Vegan on the Road
A fairly ordinary truck stop at the edge of the interstate gets a musical makeover.
Among the first things I notice in a restaurant or other retail establishment is the quality (or lack thereof) of the recorded background music piped in through the speakers tucked into the ceilings. At the TA Truckstop on Highway 33 at the I-5 exit here in Merced County, central California, the vibe is decidedly 1970s, presumably to appeal to aging baby boomers such as myself. Represented were Herb Alpert and the Tijuana Brass, Mungo Jerry, Bad Company, Roberta Flack, Billy Joel, B.J. Stevenson, Chicago, Styx, Al Stewart, Abba, Linda Ronstadt, Steely Dan and, of course, the Pauls (McCartney and Simon). We were in there about an hour and a half, my wife working on her Thinkpad and me messing around on my phone, and we never heard the same song twice. This was a little different than our last truck stop experience, in Reno, where we made only a short visit and still managed to hear Vanessa Carlton’s “I’m Only Happy When It Rains” four times.
The kitschy music theme of the dining room seemed like it belonged in Gatlinburg or Branson or somewhere. There were fake guitar sculptures and framed photos of recording artists on the walls, giant G clef and music notes above the salad bar and plaques in the booths featuring large type lyrics of a smorgasbord of eras, including songs made famous by Louis Armstrong, Lynyrd Skynyrd, the Righteous Brothers, Judy Garland, the Andrews Sisters and Hank Williams. Snowflake mobiles dangling from the ceiling were probably meant to evoke wintertime, but still seemed like bedraggled refugees from some tacky Christmas display. I suppose this should come as no surprise, considering that the truck stop Christmas tree was still up in the lobby, repurposed for the remainder of the winter season by the addition of red paper hearts along the fronds and a large Love sign at the top, where the star of Bethlehem or an angel blowing alleluias on a trumpet should be.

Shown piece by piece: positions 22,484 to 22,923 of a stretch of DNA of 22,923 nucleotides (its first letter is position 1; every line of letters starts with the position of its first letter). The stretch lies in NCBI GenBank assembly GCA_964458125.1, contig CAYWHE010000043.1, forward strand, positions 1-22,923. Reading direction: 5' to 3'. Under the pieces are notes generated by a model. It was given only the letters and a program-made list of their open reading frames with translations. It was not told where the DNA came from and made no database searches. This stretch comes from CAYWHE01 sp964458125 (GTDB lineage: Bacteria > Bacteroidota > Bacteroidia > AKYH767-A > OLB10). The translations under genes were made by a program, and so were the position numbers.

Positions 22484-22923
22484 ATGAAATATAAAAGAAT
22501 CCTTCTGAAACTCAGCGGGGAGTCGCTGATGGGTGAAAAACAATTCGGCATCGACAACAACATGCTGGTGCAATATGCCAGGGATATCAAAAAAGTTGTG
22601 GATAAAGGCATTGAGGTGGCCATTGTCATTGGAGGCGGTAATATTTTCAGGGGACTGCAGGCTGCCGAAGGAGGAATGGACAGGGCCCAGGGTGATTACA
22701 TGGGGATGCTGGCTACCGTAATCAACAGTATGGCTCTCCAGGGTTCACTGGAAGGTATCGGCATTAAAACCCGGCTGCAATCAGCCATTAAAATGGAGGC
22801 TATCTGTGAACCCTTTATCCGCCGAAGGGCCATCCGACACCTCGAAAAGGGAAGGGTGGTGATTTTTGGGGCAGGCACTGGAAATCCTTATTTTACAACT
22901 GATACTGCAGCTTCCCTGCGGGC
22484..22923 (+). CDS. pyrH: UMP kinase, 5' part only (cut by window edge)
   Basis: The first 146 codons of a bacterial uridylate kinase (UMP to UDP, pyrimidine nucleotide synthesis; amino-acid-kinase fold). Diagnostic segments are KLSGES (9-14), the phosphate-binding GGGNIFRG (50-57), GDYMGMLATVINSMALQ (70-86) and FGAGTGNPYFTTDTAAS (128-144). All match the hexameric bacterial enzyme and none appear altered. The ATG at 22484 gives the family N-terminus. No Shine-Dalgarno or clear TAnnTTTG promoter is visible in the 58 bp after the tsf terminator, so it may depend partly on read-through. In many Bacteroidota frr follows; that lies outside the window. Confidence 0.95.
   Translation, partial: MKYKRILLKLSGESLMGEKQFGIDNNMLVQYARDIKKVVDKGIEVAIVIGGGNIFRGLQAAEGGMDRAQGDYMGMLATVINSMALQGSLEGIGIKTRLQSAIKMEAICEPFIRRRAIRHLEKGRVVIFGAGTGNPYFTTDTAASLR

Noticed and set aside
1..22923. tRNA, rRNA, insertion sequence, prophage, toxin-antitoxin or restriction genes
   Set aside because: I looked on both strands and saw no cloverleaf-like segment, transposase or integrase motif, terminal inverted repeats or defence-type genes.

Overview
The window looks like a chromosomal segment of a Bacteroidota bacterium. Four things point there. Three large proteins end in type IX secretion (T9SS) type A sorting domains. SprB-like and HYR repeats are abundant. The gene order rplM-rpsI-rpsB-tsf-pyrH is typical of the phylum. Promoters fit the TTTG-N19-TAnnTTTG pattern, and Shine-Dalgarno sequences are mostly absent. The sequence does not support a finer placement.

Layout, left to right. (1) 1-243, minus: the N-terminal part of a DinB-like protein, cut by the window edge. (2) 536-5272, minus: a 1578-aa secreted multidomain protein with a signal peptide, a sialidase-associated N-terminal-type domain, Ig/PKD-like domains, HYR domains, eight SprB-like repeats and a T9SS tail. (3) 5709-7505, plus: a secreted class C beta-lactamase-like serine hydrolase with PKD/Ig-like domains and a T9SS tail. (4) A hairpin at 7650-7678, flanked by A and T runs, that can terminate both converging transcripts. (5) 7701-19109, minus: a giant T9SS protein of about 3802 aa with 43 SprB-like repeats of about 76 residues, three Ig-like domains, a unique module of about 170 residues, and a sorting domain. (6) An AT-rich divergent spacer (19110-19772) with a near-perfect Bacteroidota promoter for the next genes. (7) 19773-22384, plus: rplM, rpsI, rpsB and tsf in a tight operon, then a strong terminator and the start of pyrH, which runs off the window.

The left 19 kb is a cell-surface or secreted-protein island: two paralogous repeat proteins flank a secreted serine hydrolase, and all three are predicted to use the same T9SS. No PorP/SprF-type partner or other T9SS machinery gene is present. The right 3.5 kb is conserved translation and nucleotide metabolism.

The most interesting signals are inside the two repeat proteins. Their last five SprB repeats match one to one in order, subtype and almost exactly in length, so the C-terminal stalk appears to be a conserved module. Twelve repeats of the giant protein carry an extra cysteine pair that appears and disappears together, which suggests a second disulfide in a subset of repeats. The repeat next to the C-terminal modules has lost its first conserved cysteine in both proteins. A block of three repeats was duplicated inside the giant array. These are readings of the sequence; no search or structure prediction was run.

The last time I was here was more than three years ago, when I had a go-round with an impatient cleaning lady. Neither of us spoke the other’s language very well. I wasn’t yet aware that I am gluten intolerant, and it may have been a good thing for both of us that I didn’t know how to say “diarrhea” in Spanish.
Santa Nella is a convenient rest stop between northern and southern California, but we usually patronize Pea Soup Andersen’s, the faux-Danish overpriced tourist trap with the windmill, just across the road. However, when we last made this trip, about four months ago, I was inadvertently glutened by a seemingly safe food item I consumed over there. The opportunity to avoid that and the overpriced tourist schlock led us to try our luck with the truckers.
Even a gluten-free vegan can be relatively happy at a truck stop, particularly if you’re willing to “fudge” a bit, as I tend to do when I’m on the road. These days, I find that I can tolerate a small amount of dairy or egg that may be hidden in restaurant food a lot better than even a little bit of wheat. My body is still revolting from an uncharacteristically stupid food decision I made a few days ago. Let’s just say that it MIGHT have had something to do with a birthday and a chocolate cake. Pain!
When I’m on the road, a salad bar is a sight for sore eyes. In San José last week, we walked into a tiny Italian restaurant that looked and smelled just like one of the mouth wateringly wonderful family-run holes in the wall on Arthur Avenue in the Bronx. Finding no gluten-free pasta or pizza crust, we walked right out and headed across the street to a steak house where, my wife assured me via a visit to its website on her phone, a salad bar awaited my delectation.
Disappointment greeted me. No salad bar!
It sounds like the opening of a bad joke. “A vegan walks into a steak house…” But as every vegan traveler knows, steak houses do have one good thing going for them (if you can grit your teeth and overlook the bloody cow carcasses): Baked potatoes. So there we were at dinnertime in a steak house, with my wife choosing a French toast breakfast and me settling for a dish of salad and a baked potato. We are a strange pair.
Salad bar at the Santa Nella truck stop
Here at the truck stop, it is still early in the day and everything on the salad bar looks fresh, even the melons and pineapple. I load up on beans for protein and grab some taters from the breakfast buffet. Lucky me showed up just as the staff was switching over to the lunch buffet, which provided me with carrots, squash and rice. I ate my fill, then headed out to the car and reclined the seat in preparation for an hour’s nap.
It was my wife’s turn to drive.